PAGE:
Sunday, 16 March 2014

Cold-Loving Arctic Dinosaurs Found

Joel Kontinen

Dinosaurs were not supposed to thrive in the far north, beyond the Arctic Circle. However, a new study published in PLoS ONE reports on the discovery of several dino fossils in Alaska.

According to Nature news,

High above the Arctic Circle, along an Alaskan river, palaeontologists have unearthed fossils of the first known tyrannosaur species at either pole. The new animal comes from so far north that it is named Nanuqsaurus hoglundi, after the Inupiat word for polar bear (nanuq).”

The researchers assume that the Arctic must have been warmer then than it is now, but they nonetheless think that the winters were cold. They believe “that relatives of Tyrannosaurus rex survived and even thrived in extreme polar environments, some 70 million years ago.”

Anthony Fiorillo, co-author of the recent PLoS ONE paper, is a palaeontologist at the Perot Museum of Nature and Science in Dallas, Texas. He says:

Both Troodon [another meat-eating dino found in the Arctic] and Nanuqsaurus would have had to cope with extreme seasonal swings. At the time they existed, Alaska was located at least as far north as today, although temperatures were warmer overall. The Arctic landscape would have experienced huge pulses of biological productivity every summer, followed by a bleak winter. Each species would have adapted in its own way to this changing environment.”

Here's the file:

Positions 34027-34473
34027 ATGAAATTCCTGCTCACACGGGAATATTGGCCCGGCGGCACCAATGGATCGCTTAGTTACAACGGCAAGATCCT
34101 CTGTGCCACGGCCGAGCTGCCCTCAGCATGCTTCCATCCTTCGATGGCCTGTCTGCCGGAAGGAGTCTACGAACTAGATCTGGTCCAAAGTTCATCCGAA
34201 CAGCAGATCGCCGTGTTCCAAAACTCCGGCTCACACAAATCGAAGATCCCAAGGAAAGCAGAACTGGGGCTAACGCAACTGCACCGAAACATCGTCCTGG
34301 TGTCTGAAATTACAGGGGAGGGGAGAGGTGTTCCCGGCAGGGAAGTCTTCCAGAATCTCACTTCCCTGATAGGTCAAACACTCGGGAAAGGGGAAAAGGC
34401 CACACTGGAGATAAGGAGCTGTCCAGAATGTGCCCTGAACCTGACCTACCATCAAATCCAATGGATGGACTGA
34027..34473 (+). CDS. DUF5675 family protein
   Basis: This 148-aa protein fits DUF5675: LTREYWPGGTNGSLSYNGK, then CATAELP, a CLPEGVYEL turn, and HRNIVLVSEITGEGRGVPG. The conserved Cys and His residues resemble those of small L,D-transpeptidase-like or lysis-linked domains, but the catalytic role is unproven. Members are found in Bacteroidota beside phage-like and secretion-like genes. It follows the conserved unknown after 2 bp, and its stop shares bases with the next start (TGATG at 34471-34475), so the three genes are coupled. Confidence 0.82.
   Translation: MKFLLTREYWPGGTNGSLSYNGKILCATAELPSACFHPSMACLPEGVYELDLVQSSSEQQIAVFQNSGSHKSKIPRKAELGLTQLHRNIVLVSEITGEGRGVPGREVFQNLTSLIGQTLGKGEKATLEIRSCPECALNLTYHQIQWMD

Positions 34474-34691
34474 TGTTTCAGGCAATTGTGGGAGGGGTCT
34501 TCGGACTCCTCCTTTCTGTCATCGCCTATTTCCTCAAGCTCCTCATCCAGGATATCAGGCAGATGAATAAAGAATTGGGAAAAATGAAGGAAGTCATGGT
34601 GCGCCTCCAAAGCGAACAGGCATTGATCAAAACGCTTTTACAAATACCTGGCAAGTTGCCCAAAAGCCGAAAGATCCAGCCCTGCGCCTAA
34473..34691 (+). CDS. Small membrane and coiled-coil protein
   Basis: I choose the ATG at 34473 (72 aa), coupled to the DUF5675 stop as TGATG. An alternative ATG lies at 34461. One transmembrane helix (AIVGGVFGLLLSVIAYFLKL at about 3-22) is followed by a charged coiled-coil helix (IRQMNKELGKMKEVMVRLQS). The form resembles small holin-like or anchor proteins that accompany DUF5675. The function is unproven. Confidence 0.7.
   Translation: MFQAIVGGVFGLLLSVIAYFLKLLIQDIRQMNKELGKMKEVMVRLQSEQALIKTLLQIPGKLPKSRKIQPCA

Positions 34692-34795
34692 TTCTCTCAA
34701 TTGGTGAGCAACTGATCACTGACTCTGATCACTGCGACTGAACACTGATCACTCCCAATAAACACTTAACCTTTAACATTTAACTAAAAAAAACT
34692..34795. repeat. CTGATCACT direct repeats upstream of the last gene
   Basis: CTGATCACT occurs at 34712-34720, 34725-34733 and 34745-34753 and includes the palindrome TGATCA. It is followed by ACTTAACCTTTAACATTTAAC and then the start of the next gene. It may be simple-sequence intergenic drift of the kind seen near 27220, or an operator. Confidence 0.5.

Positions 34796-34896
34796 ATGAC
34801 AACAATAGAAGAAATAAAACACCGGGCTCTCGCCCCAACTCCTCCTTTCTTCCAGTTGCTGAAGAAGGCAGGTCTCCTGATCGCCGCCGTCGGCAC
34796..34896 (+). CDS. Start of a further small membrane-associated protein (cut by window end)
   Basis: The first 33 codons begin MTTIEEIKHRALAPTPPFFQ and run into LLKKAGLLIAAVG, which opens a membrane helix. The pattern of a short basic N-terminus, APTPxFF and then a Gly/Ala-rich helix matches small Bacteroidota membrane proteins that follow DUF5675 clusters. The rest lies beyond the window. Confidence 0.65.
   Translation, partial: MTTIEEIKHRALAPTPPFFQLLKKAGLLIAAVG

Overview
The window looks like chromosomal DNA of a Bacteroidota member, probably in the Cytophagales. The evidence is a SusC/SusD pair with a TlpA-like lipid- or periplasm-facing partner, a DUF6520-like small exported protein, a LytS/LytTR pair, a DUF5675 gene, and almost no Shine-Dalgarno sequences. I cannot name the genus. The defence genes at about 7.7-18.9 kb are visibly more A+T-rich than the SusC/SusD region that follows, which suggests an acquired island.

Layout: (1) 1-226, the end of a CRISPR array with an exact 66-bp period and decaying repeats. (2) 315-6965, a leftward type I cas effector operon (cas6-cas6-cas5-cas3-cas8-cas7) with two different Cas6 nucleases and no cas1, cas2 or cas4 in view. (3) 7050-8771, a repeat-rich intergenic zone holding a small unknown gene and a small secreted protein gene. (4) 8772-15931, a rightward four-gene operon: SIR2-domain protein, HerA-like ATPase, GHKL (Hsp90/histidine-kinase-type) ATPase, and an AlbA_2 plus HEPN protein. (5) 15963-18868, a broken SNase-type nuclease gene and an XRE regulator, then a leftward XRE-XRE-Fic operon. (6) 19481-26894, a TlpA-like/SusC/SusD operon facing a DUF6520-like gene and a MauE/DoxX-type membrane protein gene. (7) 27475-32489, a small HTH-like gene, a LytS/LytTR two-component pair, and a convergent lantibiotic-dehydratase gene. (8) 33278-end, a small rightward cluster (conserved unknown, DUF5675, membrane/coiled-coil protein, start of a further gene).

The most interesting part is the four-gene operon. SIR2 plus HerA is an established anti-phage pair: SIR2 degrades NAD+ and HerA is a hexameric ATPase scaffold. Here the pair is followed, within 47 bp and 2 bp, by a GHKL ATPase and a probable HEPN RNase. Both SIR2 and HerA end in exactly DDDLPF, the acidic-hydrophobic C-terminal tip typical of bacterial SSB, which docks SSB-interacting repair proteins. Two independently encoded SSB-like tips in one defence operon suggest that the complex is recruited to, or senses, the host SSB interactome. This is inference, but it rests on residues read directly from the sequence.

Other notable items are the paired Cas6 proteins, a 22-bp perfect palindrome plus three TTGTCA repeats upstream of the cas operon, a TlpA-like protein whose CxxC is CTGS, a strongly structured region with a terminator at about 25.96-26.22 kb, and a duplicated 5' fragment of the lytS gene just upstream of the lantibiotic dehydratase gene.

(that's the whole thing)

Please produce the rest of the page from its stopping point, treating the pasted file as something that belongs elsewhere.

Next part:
This is not the first time polar dinosaurs made news. Following discoveries of dino fossils in Alaska, in 2008 a Nova programme was entitled Arctic Dinosaurs.

Camel fossils have also been found in the Polar region.

The most logical explanation for the discovery of tropical and sub-tropical animals in the Arctic is the global flood of Noah’s day. It very probably washed the animals into an area where they did not usually live.

Moreover, it is very likely that the pre-Flood world was warmer than today’s world.


Witze, Alexandra. 2014. Diminutive dinosaur stalked the Arctic. Nature news (12 March).